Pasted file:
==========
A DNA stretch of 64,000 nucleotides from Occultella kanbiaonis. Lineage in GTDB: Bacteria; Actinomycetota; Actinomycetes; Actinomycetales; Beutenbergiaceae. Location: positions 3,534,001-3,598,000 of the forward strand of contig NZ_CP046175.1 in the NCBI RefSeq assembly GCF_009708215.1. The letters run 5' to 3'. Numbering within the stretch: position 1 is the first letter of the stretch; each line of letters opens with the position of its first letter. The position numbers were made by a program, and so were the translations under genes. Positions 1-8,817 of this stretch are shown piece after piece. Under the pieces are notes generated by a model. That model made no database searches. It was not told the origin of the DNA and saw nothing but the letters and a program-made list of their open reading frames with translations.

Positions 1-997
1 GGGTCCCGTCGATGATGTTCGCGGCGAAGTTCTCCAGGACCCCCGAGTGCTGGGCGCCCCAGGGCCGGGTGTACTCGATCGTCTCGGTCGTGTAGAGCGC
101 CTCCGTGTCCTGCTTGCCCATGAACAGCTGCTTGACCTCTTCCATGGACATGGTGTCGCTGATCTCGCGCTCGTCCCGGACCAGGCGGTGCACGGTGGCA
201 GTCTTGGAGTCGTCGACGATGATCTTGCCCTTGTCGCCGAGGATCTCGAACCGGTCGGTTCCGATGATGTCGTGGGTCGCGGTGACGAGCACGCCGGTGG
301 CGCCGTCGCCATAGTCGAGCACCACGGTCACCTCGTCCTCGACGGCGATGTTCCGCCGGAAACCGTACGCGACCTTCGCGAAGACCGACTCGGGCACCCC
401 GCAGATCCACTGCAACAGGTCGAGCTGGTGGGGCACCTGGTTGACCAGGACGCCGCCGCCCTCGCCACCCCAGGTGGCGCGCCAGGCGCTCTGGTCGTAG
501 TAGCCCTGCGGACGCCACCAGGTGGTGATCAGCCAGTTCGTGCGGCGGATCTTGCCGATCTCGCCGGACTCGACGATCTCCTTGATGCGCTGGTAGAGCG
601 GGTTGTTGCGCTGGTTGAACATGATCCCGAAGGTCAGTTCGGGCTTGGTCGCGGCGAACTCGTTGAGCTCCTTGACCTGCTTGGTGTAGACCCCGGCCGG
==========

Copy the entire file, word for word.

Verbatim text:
A DNA stretch of 64,000 nucleotides from Occultella kanbiaonis. Lineage in GTDB: Bacteria; Actinomycetota; Actinomycetes; Actinomycetales; Beutenbergiaceae. Location: positions 3,534,001-3,598,000 of the forward strand of contig NZ_CP046175.1 in the NCBI RefSeq assembly GCF_009708215.1. The letters run 5' to 3'. Numbering within the stretch: position 1 is the first letter of the stretch; each line of letters opens with the position of its first letter. The position numbers were made by a program, and so were the translations under genes. Positions 1-8,817 of this stretch are shown piece after piece. Under the pieces are notes generated by a model. That model made no database searches. It was not told the origin of the DNA and saw nothing but the letters and a program-made list of their open reading frames with translations.

Positions 1-997
1 GGGTCCCGTCGATGATGTTCGCGGCGAAGTTCTCCAGGACCCCCGAGTGCTGGGCGCCCCAGGGCCGGGTGTACTCGATCGTCTCGGTCGTGTAGAGCGC
101 CTCCGTGTCCTGCTTGCCCATGAACAGCTGCTTGACCTCTTCCATGGACATGGTGTCGCTGATCTCGCGCTCGTCCCGGACCAGGCGGTGCACGGTGGCA
201 GTCTTGGAGTCGTCGACGATGATCTTGCCCTTGTCGCCGAGGATCTCGAACCGGTCGGTTCCGATGATGTCGTGGGTCGCGGTGACGAGCACGCCGGTGG
301 CGCCGTCGCCATAGTCGAGCACCACGGTCACCTCGTCCTCGACGGCGATGTTCCGCCGGAAACCGTACGCGACCTTCGCGAAGACCGACTCGGGCACCCC
401 GCAGATCCACTGCAACAGGTCGAGCTGGTGGGGCACCTGGTTGACCAGGACGCCGCCGCCCTCGCCACCCCAGGTGGCGCGCCAGGCGCTCTGGTCGTAG
501 TAGCCCTGCGGACGCCACCAGGTGGTGATCAGCCAGTTCGTGCGGCGGATCTTGCCGATCTCGCCGGACTCGACGATCTCCTTGATGCGCTGGTAGAGCG
601 GGTTGTTGCGCTGGTTGAACATGATCCCGAAGGTCAGTTCGGGCTTGGTCGCGGCGAACTCGTTGAGCTCCTTGACCTGCTTGGTGTAGACCCCGGCCGG